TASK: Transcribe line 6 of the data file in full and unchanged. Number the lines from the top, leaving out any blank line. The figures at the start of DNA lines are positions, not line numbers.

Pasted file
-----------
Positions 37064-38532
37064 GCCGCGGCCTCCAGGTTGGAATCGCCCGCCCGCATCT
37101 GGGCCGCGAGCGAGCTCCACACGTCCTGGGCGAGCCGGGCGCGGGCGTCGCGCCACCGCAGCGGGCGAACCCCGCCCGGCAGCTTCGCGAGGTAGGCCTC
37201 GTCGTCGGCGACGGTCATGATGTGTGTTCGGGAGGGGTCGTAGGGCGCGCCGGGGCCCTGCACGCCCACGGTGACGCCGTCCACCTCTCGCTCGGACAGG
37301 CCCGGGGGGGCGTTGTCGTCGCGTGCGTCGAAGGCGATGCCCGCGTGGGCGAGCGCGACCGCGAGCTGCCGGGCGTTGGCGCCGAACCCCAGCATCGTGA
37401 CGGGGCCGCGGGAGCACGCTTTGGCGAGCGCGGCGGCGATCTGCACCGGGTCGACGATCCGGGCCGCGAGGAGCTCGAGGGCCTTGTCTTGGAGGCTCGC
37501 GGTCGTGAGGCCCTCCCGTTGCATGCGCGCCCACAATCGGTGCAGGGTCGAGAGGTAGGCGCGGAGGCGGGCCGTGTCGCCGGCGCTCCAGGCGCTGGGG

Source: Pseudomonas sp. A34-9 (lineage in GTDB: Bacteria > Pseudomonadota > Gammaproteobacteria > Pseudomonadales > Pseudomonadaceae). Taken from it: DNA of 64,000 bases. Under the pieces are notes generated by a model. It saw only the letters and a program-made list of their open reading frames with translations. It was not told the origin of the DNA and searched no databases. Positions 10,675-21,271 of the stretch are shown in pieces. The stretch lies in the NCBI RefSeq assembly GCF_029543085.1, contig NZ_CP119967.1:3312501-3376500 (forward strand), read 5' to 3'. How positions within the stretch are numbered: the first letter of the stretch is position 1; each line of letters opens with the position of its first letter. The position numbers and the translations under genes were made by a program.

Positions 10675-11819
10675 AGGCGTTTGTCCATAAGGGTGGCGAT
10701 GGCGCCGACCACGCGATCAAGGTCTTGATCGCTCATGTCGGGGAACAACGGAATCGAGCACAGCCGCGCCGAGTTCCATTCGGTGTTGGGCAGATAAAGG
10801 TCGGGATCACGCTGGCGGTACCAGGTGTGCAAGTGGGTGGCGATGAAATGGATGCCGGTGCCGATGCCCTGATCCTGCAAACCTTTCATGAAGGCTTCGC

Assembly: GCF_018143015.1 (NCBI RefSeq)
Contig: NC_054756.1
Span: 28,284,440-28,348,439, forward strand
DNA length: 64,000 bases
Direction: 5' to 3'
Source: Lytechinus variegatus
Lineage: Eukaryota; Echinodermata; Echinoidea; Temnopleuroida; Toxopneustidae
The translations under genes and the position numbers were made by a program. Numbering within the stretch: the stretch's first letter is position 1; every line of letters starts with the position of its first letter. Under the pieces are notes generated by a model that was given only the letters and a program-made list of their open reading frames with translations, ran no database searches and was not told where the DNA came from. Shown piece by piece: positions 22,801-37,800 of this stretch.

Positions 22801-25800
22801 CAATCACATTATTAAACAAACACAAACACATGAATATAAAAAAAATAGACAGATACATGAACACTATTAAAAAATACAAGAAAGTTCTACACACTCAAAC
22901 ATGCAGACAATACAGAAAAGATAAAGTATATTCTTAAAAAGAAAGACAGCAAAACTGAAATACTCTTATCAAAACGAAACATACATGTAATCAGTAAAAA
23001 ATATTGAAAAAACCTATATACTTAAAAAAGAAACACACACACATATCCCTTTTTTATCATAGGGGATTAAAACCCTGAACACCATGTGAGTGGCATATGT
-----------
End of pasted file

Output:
37401 CGGGGCCGCGGGAGCACGCTTTGGCGAGCGCGGCGGCGATCTGCACCGGGTCGACGATCCGGGCCGCGAGGAGCTCGAGGGCCTTGTCTTGGAGGCTCGC